7.  Do you tremble at the suggestion of taking a vacation during garden season?  Add a point if you refuse to leave for more than two days once plants are in the ground.  Add a bonus if you've ever "employed" a plant sitter to come watch your garden for you.

8.  Do you think you are obsessed with your garden?  Add a point if your friends ask you about your garden right after you ask them about their kids.  Add another point if you sometimes forget to ask about their kids because you are asking about their gardens.

How did you do?  Tally up your score and....

Who am I kidding?  We don't have time to tally scores.  We have gardens to check!

What are you still doing online?

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Wednesday, July 9, 2014

Seed Potato or Bin Potato: Which Should You Plant?

I'm quite a big fan of growing potatoes.  I grow them in large containers, mainly, which allows me to grow them year round, although I do occasionally plant a trench of them in the spring.  And while I do order seed potatoes to plant from time to time, I mostly rely on planting the store-bought organic potatoes that have started to sprout in my potato bin before I could cook them.

Many seed potato houses say you should plant only seed potatoes (potatoes grown for the purpose of planting) for the best yield, and I think they are right.  However, there's something to be said for recapturing food waste and turning it into something of value.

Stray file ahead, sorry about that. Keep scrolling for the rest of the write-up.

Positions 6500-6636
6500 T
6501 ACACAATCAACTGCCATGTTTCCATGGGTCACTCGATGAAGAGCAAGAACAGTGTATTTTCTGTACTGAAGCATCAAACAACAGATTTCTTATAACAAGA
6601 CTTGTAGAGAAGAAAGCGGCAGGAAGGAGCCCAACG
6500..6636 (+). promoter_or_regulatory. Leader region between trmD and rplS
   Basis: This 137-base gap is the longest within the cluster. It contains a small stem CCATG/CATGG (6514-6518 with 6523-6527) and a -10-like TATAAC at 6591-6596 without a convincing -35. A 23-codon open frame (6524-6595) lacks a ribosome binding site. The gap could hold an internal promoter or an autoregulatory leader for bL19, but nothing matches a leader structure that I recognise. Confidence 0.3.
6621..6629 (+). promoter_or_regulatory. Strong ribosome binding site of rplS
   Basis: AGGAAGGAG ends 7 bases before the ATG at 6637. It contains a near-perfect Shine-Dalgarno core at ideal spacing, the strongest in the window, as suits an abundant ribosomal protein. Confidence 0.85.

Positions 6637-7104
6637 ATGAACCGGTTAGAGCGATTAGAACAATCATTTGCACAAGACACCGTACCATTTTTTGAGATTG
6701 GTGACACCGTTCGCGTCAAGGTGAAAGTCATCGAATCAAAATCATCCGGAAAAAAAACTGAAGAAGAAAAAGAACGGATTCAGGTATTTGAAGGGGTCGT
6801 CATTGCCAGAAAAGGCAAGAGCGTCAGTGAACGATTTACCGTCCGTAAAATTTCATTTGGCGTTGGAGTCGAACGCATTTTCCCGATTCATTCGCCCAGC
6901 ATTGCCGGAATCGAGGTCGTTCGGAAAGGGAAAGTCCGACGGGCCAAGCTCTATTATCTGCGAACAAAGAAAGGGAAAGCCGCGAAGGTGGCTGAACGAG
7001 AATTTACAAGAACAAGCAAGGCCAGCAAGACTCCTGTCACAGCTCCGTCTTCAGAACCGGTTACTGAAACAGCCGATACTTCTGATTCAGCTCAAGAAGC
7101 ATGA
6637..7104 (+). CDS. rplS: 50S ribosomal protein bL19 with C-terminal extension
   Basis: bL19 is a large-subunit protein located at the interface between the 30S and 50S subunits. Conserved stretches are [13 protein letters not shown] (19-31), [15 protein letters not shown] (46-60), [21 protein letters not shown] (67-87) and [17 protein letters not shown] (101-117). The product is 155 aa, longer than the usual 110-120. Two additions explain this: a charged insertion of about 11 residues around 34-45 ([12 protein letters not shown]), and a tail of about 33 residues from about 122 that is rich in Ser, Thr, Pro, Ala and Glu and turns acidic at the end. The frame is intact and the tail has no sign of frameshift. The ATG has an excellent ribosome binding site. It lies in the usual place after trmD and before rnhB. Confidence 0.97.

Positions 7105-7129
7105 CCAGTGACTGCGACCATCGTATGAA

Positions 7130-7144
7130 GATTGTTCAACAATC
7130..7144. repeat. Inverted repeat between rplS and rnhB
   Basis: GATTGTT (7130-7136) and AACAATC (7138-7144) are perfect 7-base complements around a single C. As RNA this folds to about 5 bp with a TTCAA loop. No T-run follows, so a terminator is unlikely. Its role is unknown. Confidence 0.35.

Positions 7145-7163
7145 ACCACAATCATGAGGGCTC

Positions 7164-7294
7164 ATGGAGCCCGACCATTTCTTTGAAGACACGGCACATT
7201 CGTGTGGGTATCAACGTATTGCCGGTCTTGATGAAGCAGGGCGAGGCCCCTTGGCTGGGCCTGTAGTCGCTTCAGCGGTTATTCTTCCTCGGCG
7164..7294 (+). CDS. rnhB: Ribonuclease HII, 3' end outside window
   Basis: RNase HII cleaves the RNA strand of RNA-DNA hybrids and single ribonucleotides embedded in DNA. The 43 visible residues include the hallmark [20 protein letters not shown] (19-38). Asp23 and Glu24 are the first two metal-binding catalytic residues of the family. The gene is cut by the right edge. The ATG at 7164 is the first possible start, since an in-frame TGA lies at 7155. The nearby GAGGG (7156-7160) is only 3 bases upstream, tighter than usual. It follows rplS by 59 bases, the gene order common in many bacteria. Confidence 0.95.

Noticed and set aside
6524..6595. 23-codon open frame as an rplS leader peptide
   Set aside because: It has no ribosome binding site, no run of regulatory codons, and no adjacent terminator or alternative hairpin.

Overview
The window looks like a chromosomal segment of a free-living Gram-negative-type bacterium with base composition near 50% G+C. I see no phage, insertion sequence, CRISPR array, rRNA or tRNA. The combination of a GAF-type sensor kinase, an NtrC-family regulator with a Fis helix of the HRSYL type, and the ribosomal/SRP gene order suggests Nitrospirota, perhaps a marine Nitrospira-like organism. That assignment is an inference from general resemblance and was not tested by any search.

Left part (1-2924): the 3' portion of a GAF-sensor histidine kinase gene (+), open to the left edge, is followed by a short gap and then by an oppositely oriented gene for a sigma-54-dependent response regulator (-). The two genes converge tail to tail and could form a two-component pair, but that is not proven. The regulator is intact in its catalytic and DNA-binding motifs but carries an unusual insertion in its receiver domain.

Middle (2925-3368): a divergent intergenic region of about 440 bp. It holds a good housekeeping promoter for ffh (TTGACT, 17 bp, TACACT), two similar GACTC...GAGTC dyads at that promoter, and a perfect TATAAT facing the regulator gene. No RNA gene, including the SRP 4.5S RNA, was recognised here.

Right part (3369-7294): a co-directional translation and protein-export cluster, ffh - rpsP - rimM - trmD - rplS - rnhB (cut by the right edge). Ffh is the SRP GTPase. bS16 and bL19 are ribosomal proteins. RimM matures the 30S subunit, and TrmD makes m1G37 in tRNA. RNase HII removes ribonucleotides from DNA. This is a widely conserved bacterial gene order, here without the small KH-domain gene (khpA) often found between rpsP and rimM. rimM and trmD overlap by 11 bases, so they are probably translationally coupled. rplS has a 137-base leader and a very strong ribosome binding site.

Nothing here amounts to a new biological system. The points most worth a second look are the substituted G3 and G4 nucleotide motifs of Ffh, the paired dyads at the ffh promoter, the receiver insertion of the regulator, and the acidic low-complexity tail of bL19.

So how do you know whether you should plant seed potatoes or bin potatoes?

Plant Seed Potatoes if:

  • You want to grow a variety that is not readily available as an organic in the grocery store, like any of the many varieties of blue potatoes.  I order some blue potatoes to plant every year.
  • You can't get organic potatoes in the grocery.  Non-organic potatoes have been treated with a chemical that prevents sprouting, so they simply go to mush when they go bad.
  • You simply must have the best yield possible.  If you have a very small space or you will be very disappointed with poor performance (such as if you are growing these potatoes as an experiment with a child), then hedge your bets by ordering actual seed potatoes.
  • You are in the mood to do everything right.  If you feel like cutting your potatoes down so each piece has only two eyes, green chitting your seed potatoes (that is, letting them cure and sprout before planting), and then spacing them ever-so-carefully in your container or trench, then treat yourself to the seed potatoes.
  • You want guidance on planting times.  Some seed houses will ship only when it is OK to plant in your growing zone, which prevents the frustration of planting a potato in December and not seeing it poke its nose up until June.  (Such as in the same bed that you just planted your spinach in.  Not that this has happened to me or anything....)
Plant Bin Potatoes if:

  • You can readily buy organic potatoes at the store.  Obviously, eat your food, but realize that your purchase can double as seed for the next generation.